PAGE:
One man’s trash…

I’ve been taking things apart now for a while, just to get a glance at their insides and a feel for what different electronics look like. Someday I might do a monster post of all the teardowns, but I figured I can at least start posting the individual items I rip apart.

Starting with this automatic trash can.

It’s got a sensor that opens it if you wave your hand over the top of the can, and some LEDs that light up when it does. It’s powered by 6 AA batteries. It’s got a switch that turns the sensor on and off, and a switch that turns the power on and off. That’s about it for user-facing components. Now let’s take a look at the inside.

The two halves of the case are secured by a bunch of Philips head screws. One is hidden inside the battery compartment (a great way to make sure you power it off before you open it). All told there are 8 of them, all identical screws so no need to worry about remembering where they go back. That’s always nice. Once they’re out, the case comes apart easily.

There’s not a lot to see inside. The positive rail from the batteries is connected directly to the toggle switch that turns the power on and off. From there, power is routed to the control board, which then supplies power to the motor. One operational detail of note – the motor is only used to open and hold the lid, and gravity is used to close it. So the control board probably only has to drive the motor in one direction.

The control board is covered in conformal coating – a nice touch, considering the case isn’t well sealed, things might be spilled on the lid, and the trash can itself is going to be a humid, icky environment. The coating should preserve the board longer against the kind of wear that the “elements” will expose it to.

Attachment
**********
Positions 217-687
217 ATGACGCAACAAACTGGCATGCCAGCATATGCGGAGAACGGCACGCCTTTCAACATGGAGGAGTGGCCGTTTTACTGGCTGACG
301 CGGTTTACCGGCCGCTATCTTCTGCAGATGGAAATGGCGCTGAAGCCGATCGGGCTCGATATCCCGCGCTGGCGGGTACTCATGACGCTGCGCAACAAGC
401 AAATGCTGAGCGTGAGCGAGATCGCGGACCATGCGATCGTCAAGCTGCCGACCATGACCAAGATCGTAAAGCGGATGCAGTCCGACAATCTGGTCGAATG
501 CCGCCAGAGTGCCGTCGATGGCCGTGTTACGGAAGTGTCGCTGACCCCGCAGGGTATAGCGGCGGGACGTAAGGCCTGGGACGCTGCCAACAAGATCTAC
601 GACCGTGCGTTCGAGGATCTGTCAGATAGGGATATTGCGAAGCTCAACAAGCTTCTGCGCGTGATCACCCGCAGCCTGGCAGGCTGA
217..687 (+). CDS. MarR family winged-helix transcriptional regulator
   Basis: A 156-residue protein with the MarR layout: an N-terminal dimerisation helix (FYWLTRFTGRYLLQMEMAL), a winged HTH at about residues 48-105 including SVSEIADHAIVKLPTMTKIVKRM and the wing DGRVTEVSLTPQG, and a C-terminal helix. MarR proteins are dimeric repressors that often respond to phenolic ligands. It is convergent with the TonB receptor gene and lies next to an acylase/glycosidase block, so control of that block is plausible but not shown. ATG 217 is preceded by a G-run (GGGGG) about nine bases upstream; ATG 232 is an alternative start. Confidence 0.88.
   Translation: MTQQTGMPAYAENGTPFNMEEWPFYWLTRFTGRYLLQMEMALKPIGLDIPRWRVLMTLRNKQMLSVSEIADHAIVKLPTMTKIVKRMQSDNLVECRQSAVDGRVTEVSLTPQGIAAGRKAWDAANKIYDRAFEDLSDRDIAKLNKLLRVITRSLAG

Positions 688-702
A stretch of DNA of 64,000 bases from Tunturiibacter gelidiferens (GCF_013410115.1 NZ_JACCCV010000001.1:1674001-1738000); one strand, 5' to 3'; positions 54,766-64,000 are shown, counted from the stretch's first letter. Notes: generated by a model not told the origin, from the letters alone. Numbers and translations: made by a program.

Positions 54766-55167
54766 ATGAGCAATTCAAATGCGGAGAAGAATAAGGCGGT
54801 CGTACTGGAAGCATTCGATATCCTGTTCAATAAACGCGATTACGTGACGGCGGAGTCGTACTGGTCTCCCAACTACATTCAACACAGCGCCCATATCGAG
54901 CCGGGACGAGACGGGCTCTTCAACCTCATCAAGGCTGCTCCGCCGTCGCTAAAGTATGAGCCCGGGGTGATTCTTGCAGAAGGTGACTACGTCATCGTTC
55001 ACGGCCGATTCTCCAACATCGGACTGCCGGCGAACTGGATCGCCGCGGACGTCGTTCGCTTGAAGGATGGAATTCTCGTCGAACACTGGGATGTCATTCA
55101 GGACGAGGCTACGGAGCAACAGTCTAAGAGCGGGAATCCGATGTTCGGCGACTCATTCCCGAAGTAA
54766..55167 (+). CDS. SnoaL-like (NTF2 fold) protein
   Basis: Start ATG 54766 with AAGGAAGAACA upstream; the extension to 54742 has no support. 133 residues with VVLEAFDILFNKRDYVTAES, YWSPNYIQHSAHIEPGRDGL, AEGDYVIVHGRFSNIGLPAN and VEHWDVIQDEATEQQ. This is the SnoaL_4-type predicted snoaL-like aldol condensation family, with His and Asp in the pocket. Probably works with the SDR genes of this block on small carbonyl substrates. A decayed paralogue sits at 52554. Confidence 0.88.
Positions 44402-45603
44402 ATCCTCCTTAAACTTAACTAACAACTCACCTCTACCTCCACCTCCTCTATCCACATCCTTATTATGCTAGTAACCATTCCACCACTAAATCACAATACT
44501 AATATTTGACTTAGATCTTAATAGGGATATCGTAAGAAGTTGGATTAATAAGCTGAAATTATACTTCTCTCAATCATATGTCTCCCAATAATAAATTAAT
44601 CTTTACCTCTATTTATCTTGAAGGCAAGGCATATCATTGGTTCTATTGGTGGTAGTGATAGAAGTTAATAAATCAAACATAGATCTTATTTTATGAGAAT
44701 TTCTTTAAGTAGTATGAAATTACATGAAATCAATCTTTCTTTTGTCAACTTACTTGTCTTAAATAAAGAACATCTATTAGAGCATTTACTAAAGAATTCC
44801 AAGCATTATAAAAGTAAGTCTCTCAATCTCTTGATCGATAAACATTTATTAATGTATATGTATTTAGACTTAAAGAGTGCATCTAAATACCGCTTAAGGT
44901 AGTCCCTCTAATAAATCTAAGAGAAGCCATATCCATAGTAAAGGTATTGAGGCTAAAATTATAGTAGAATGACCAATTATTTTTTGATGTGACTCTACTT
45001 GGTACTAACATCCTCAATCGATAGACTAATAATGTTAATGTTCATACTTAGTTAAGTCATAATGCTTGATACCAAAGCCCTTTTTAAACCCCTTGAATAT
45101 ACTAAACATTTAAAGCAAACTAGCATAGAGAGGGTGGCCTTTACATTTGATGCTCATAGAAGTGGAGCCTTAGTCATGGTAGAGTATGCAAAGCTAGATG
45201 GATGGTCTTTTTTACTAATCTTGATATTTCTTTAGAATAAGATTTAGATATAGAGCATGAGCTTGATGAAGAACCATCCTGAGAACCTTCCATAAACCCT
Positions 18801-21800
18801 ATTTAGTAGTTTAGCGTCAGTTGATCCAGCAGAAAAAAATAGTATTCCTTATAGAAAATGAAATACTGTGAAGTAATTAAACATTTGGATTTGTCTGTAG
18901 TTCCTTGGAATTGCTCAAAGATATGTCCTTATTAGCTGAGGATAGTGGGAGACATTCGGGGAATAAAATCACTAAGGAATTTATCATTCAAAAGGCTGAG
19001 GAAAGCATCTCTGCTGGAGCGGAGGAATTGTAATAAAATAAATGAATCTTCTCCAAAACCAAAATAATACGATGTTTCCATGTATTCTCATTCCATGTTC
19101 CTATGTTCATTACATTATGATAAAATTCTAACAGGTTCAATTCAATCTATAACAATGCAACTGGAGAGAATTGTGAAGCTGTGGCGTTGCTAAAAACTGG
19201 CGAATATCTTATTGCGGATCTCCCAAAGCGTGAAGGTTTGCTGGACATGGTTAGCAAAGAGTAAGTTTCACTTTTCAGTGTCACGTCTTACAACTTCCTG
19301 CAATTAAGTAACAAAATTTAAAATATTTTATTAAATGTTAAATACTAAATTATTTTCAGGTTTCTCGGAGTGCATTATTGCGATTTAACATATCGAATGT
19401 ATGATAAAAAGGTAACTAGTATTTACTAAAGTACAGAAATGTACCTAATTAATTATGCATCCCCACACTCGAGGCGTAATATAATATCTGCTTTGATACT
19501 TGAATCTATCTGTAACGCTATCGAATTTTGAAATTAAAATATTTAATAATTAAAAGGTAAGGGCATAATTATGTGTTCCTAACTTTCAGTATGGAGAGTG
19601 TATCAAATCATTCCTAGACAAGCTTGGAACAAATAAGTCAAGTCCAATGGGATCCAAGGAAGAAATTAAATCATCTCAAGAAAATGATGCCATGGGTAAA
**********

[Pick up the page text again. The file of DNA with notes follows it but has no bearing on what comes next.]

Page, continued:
The board is screwed down in somewhat of a cost-and-time-savings fashion. There are two holes for screws that have simply gone without. Two other places that could have been designed for screws instead have plastic rods from the case that guide the placement of the board. The screws on either end of the board have washers around them, to distribute their force, as they are meant to help pin the board in place against the two springs on the other side. I have no idea what the springs are for.

The bottom of the board isn’t too interesting – it has the LEDs that make up the display (when the lid is open, it has a kind of count down to when it’s going to close again) and it has the sensor. It looks like a little IR sensor to me, but then my experience with sensors is terribly limited. I could very well be wrong.

What continued to confuse me was this little board in this tiny slot that has three wires routed to it. So I pulled it out. It’s nicely labeled, with IO, VCC, and GND. It looks to me like a test board. If I were reversing this, first thing I would do is pull the plug on that and see what happened. It’s possible that the little chip on that board is sending IO somehow, but I can’t think of any reason for it to do so unless it’s for debugging (the print is tiny and my eyesight isn’t great, but it looks like a 487B2 519E4, which I was unable to find in the Googles).

Back to the main board. There are a number of transistors, both surface mount and through-hole. At least one of these turns the motor on and off. I haven’t quite worked out how the circuitry supports the behavior of the motor.

The big chip is clearly the main processor. There’s a voltage regulator, some caps, and some resistors that are probably doing some kind of voltage stepping for that chip. The other interesting parts on this board (the 8 pin chips) are an LM358 by TI (on the right) and a MX612 (on the left).

The LM328 is an amplifier. I guessed based on positioning that this has something to do with the LEDs. I’m not sure why they’d need an amp though. Could be it’s amping the voltage to drive the motor, but why locate it so far away from power, and the output to the motor?

The MX612 is a DC motor drive circuit. I don’t think it’s any mystery what that’s doing. The datasheet is conveniently in what looks like Chinese, but it does at least provide the pinout, and some graphs.

That’s all I have. Still a lot of unanswered questions, despite it being a relatively simple device.

Post navigation

Leave a Reply

Your email address will not be published. Required fields are marked *